Coming Home to Yosemite

“As long as I live, I’ll hear waterfalls and winds and birds sing.  I’ll interpret the rocks, learn the language of flood, storm, and the avalanche.  I’ll acquaint myself with the glaciers and wild gardens and get as near the heart of the world as I can.”

John Muir

img_1498.jpgI think everyone has a special place in their memory that shaped their lives.  Yosemite was mine.  Every year from the time I was four years old until I was eleven, my family packed up our ‘56 red and white Chevy station wagon and went camping in Yosemite National Park.  For two glorious weeks, we lived among the pines and I ran free scampering over granite rocks, playing in the creek and swimming in the Merced River.  We slept under the stars and woke to the “shhhhh” of the Coleman stove where my mother was making hot cocoa and cooking Spam and eggs for breakfast.  My older brother and I would walk to the Curry Village store to buy Charms suckers so huge, they would last for hours.  To top off the day, every evening at 9:30 we watched the “Firefall” (no longer in existence). It began with a park ranger shouting from above “Let the fire fall!” followed by a cascade of bright red coals pushed over the top of Glacier Point 3000 feet up.  We would “oooh” and “ahhh” never tiring of this IMG_1494spectacle.

My father took us on bike rides, hikes and mule rides.  Then one year Dad hiked the Chilnualna Falls trail from Wawona with my older brother and me.  I was maybe eight years old and my brother twelve.  It was a challenging hike-4 ½ miles, pretty much up 2000 ft.  Though the actual main waterfall cascaded unseen into a ravine below, the top rewarded us with a fabulous view and a wonderland of small cascades over granite in what I called “moon pools”. These were pools rounded from thousands of years of swirling water.  I remember exploring these looking for bugs and tiny fish.

My father passed away on May 5, 2017. He requested that his ashes be scattered on top of Chilnualna Falls and so this last week we honored that request.  I traveled from Oregon with my son and daughter-in-law and rendezvoused with my younger brother and my older brother and his wife in Yosemite. Over 50 years later we retraced our steps, climbing to the top of Chilnualna Falls where my father will have now have a forever view.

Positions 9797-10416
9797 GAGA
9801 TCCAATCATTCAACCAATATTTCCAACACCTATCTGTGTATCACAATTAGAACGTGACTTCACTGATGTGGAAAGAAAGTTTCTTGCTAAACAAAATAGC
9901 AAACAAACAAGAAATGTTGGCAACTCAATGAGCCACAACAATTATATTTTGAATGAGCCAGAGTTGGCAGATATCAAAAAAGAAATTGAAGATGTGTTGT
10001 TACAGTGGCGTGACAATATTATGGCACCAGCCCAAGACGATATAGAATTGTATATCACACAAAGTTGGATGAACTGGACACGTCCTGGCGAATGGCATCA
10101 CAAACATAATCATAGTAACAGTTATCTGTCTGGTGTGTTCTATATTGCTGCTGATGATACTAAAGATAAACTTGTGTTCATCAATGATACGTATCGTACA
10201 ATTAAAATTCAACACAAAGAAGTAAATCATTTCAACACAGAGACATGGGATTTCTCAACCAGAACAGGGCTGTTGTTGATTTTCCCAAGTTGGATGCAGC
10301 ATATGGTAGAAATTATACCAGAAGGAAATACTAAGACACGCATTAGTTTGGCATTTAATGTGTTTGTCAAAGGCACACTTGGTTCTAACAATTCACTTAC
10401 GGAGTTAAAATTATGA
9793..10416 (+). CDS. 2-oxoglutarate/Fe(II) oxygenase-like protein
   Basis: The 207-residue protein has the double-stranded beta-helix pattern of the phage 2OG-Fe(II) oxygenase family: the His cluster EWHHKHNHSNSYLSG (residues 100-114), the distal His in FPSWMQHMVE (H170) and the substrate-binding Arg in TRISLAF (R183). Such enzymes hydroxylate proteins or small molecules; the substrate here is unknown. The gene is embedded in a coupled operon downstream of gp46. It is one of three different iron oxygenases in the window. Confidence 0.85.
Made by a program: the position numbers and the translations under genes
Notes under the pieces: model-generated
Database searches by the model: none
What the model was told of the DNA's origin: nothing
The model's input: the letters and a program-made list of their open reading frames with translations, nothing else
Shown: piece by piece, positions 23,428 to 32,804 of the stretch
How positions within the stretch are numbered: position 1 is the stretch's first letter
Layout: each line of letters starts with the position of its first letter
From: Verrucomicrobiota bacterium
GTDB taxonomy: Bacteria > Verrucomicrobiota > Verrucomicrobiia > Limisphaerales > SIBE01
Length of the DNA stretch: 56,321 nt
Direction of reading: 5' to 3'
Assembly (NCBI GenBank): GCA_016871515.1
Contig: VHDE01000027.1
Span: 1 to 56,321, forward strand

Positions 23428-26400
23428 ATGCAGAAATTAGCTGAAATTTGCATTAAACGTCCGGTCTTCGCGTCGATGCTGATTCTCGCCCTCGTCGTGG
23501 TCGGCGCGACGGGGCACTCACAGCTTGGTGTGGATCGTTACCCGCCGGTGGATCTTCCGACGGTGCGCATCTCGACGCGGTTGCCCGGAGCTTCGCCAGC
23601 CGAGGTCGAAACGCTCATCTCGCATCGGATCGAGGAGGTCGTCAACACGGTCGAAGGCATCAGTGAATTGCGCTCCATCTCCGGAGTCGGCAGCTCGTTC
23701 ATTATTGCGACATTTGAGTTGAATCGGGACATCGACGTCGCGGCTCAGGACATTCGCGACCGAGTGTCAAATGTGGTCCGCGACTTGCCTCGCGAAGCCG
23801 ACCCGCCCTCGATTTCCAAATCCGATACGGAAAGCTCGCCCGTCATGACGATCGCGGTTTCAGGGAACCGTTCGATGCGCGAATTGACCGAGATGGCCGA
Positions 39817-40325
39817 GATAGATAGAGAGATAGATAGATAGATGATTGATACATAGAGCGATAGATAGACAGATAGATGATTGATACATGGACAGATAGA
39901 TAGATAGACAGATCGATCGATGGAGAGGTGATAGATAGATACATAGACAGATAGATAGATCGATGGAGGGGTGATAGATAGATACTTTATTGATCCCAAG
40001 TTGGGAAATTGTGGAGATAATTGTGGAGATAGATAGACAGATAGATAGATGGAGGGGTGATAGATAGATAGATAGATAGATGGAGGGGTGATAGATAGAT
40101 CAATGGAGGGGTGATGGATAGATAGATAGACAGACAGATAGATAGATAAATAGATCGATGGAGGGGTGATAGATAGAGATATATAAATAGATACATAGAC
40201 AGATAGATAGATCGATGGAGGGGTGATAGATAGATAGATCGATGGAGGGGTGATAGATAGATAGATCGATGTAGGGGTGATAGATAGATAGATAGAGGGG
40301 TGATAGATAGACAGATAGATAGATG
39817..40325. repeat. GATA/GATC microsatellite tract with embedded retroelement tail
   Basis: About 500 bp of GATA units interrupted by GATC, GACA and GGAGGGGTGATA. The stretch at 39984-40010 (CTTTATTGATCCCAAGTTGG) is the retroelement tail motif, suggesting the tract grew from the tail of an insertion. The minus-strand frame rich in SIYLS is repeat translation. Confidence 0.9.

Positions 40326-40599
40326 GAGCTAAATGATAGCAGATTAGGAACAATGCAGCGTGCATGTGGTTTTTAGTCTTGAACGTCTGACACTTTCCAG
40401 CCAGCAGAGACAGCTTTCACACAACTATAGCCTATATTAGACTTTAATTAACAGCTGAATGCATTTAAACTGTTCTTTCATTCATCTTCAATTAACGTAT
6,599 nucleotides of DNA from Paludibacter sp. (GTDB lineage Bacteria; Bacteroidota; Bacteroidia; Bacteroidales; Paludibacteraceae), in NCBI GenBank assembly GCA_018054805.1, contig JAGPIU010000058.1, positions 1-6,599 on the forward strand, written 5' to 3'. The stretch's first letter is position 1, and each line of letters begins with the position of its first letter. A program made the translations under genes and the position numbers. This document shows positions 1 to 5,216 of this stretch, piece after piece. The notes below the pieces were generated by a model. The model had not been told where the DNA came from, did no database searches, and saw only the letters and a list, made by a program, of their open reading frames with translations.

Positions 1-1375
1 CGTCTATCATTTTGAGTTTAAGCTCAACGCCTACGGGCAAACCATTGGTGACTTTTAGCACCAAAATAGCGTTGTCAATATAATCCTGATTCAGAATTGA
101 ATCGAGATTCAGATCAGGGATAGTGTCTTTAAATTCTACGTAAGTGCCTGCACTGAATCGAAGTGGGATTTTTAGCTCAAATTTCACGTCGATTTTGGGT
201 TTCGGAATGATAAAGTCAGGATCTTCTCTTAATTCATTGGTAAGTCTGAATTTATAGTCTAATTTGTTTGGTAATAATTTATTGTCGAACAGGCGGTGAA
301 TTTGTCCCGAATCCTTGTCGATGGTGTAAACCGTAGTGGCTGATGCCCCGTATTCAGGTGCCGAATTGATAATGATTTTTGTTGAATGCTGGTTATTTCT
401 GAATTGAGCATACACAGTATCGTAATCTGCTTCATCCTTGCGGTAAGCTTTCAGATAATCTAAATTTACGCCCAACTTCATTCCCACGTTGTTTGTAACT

IMG_1502It was bittersweet to revisit Yosemite after so many years have passed. My childhood paradise is suffering from climate change and too many people, but there is still such beautiful magic among the granite cliffs and spires. I am forever grateful to my father for giving such happy family memories in this special place.

R.I.P. Bruce Pass

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On The Way

It was the late 1950s and America was on the road.  My family was one of them.  Some of my fondest memories were from these times and our many camping trips to Yosemite National Park & beyond. This one’s for you, Dad…..

“Are we almost there yet?”1309f33c20927d222859100d29bb9db5

I whined to my parents as we motored down seemingly endless highways

punctuated with Burma-Shave signs,jack44

Jumbo Orange stands and other odd roadside attractions.

We traveled to the pace of a ’56 Chevy Station wagon

two-toned Red & White

unbuckled with my older brother in the way back
56 chevy

windows rolled down

stifling heat & wind flapping about our ears

while we sang songs in harmony

& read piles of comic books

rejoicing in those stops

with dripping ice cream cones

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on the way to that perfect camp spot under shady pine trees.

We slept under the stars on army cots

tucked in thick sleeping bags lined with red flannel plaid

waking to the “shhhhhh” sound of the Coleman stove.

We waded in creeks turning over rocks exposing odd bugs yosemite-post-card

& released crude sailboats made of wood scraps &  white rag sails

into the current past our tin can waterwheels.

It was a wild wonderland

for a young girl with legs as spindly as a colt’s.

Now looking back to those years from the arc of adulthood

“Are we almost there yet?”

We were there

We were there all the time.

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